GeoMôn tells of the opening and closing of ancient oceans, the growth and eventual death of volcanoes, the blossoming of life in shallow tropical seas, through to the formation of huge ice sheets that grew and then eventually melted away in response to recent changes in our climate.
The BGS has produced an interactive map of Anglesey that shows the landforms and sediments, and provides summaries of how the main glacial features (striae, drumlins, meltwater channels) were formed — more about the Anglesey iMap.
Straddling the border between Co. Fermanagh in Northern Ireland and Co. Cavan in the Republic of Ireland, the Marble Arch Caves UNESCO Global Geopark was the first area in the UK to be recognised as a Geopark in 2001, and became the first transnational Geopark in the world in 2008.
Centred on the iconic Cuilcagh Mountain, there is a vast geological history stretching as far back as the Precambrian period, but dominated by Carboniferous limestone, shale and sandstone. One of the main tourist locations in the Geopark is the Marble Arch Caves in County Fermanagh, Northern Ireland, that attracts over 60 000 visitors every year and is a key site for geoscience education in Northern Ireland.
The GSNI and GSI have worked with the Geopark since the late 1990s to produce educational resources, provide geological input into all activities and to represent the Geopark at various European and International meetings and conferences.
Located in the uplands in the north of England, the North Pennines AONB UNESCO Global Geopark stretches across the counties of Durham, Northumberland and Cumbria.
The landscape reflects nearly 500 million years of geological heritage. However, it is most famous for its mineral veins where over the centuries lead ore and other minerals have been mined leaving behind a rich industrial and cultural heritage.
In 2003 the North Pennines AONB Partnership commissioned the BGS to prepare a comprehensive Geodiversity Audit of those geological features present within the AONB.
Based upon this audit, and in close collaboration with BGS staff, the North Pennines AONB Staff Unit prepared a detailed Local Geodiversity Action Plan (LGAP) to guide their work in furthering the interests of geodiversity within the AONB.
Seen by many as the cradle of modern geology, the North West Highlands UNESCO Global Geopark is located in the far north west of Scotland and encompasses some of the finest mountains and coastal landscapes in the UK. It extends from the north coast at Durness to Achmelvich in the south.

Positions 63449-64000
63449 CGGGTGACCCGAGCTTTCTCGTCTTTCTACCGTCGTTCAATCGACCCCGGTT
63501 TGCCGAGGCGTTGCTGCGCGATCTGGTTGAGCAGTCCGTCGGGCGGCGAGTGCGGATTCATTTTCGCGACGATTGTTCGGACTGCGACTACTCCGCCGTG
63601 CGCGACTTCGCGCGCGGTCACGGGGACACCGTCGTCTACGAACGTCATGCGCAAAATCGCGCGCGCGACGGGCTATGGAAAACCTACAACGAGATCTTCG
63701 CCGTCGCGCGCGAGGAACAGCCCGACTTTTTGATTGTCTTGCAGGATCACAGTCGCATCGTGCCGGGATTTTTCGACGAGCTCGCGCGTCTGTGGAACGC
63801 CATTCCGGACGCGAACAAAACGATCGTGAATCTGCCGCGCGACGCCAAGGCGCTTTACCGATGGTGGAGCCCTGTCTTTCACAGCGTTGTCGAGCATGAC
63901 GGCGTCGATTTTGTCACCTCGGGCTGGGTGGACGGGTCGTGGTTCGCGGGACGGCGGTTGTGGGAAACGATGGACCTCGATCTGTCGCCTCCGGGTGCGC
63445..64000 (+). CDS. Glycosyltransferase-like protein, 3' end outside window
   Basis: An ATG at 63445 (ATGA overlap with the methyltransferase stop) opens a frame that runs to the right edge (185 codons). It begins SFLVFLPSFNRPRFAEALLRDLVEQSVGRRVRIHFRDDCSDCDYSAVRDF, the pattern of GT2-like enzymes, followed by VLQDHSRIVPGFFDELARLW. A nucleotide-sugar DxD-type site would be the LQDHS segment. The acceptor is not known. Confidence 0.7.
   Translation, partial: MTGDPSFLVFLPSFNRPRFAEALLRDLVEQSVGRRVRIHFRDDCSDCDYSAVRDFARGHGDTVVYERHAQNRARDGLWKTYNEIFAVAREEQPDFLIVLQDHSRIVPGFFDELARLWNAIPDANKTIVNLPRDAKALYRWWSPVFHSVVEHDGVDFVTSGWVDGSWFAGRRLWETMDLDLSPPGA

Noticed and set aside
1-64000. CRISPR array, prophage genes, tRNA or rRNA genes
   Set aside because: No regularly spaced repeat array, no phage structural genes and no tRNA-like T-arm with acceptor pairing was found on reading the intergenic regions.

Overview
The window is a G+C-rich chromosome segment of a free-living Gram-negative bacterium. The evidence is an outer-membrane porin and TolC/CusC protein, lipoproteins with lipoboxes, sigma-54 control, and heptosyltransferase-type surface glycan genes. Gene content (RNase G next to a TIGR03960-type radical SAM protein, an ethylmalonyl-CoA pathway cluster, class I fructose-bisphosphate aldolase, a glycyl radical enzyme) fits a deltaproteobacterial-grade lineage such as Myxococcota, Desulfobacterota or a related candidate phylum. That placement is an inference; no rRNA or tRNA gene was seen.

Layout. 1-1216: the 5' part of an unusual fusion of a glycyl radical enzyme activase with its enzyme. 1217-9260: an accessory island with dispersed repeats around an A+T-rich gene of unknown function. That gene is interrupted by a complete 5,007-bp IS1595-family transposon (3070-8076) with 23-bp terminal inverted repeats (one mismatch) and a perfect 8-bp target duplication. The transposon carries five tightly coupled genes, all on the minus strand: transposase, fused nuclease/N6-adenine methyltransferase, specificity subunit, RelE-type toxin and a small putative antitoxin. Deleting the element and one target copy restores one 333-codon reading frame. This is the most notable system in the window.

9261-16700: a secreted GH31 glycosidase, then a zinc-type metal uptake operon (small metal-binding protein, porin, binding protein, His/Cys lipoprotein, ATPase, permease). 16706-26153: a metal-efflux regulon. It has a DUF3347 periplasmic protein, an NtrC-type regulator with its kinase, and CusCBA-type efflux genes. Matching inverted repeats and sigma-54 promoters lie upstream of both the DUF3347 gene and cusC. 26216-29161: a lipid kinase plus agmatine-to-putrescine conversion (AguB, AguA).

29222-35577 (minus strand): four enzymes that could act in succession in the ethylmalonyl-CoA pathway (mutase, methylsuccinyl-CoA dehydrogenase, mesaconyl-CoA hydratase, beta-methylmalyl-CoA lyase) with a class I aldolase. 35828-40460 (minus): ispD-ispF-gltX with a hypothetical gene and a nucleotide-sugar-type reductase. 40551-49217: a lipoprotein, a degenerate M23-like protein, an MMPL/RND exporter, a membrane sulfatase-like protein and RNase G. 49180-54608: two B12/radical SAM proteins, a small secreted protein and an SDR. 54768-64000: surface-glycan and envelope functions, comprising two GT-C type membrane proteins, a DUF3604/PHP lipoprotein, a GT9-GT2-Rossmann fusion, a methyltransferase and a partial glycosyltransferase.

The Geopark includes some of the oldest rocks in Europe (the Lewisian gneisses), and is dominated by the internationally important Moine Thrust Zone, the first thrust belt ever to be scientifically documented.
The BGS works closely with the Geopark and has produced various publications on the geology of the area including a Walkers' guide of Assynt, a revised Assynt Special Sheet geological map and a 3D Geological Model of the Assynt area.
The most northerly of the UK UNESCO Global Geoparks, and taking in all of the islands that make up the Shetland archipelago, the UNESCO Global Geopark Shetland contains rocks from every geological period from the Precambrian to the Carboniferous.
Its rocks tell an amazing story of how the world has formed and changed, with oceans closing and opening, as well as mountains forming and eroding. Its northerly location also means that it is a haven for wildlife, especially birds, as well as having a strong Norse heritage all of which are intricately linked with the landscape.
The BGS has been working with the Geopark on the Drifting Apart project (that also includes North West Highlands UNESCO Global Geopark and Marble Arch Caves UNESCO Global Geopark) to 3D scan a number of sites for interpretation.
There are currently three aspiring UNESCO Global Geoparks in the UK:
Contact Kirstin Lemon for more information